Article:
Production of oil and gas in the Brazilian pre-salt will face several technical challenges. One of them that is a major concern is the presence of CO2 in high concentrations. Indeed, since the local regulatory agency requires increasingly stricter recommendations, it seems unlikely the possibility of simply release CO2 in the atmosphere. Besides that, as it happens since the 1970’s in USA, enhanced oil recovery (EOR) using CO2 might be a great opportunity and has to be considered. If that is the case, as soon as CO2 is separated from the oil in the top side, it has to be pressurized and transported through pipelines into the reservoir. The material of choice for that pipeline would be API 5L X65 since it is widely used and most available. The working pressure can reach up to 500 bar or more and it is an important issue to consider the fact that a suddenly depressurization due to a crack in the pipeline or a failure in a fastener or flange can promote a local abrupt decrease in temperature down to −60°C or even lower. That concern in addition to the fact that cathodic protection has to be used in the pipeline for corrosion control has the potential to produce embrittlement due to a combination of low temperature and hydrogen charging and ultimately lead to a catastrophic failure. The use of nickel to improve steel toughness has been used extensively and some grades or classes of nickel containing steels have been created for special applications. The aim of this work is to evaluate whether a nickel containing steel would be a more suitable material to manufacture high pressure CO2 transporting pipelines, taking in account a possible leak and the corresponding effect of a local and abrupt drop in temperature on the fracture toughness of the material. The effect of hydrogen due to cathodic protection on fracture toughness is also evaluated. The results indicated that under the experimental conditions and materials examined here the 9%wt nickel steel is not sensitive to low temperature and hydrogen, practically maintaining its original fracture toughness.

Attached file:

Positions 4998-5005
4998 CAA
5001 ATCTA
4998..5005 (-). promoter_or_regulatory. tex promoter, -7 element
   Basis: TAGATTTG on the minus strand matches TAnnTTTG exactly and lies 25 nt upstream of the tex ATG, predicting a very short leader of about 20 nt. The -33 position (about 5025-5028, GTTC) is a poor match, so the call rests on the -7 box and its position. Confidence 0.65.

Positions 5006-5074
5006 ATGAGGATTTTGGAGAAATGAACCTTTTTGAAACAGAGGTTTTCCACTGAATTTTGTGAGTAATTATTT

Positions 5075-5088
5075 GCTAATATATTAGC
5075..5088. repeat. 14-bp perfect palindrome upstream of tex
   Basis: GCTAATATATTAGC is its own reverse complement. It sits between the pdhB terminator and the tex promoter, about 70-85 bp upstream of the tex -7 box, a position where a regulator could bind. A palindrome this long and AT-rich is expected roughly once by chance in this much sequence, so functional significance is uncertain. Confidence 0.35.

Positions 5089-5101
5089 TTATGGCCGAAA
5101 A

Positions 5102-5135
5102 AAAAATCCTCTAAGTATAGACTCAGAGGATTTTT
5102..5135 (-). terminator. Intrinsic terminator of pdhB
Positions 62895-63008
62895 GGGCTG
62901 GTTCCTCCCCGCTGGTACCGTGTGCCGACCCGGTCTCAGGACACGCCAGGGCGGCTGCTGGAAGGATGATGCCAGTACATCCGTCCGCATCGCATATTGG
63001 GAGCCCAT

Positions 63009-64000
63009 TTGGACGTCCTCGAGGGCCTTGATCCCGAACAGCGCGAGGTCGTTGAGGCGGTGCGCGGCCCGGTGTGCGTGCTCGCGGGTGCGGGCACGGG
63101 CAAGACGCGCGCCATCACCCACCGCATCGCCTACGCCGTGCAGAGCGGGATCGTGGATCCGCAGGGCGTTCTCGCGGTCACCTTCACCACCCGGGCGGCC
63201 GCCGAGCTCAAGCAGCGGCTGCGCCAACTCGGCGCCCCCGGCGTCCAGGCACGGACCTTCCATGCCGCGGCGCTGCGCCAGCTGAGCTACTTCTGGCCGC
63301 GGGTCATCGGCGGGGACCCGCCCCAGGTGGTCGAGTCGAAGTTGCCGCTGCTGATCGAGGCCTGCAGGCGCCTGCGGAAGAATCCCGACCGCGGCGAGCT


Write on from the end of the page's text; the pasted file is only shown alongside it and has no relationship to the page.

This content is only available via PDF.
You do not currently have access to this content.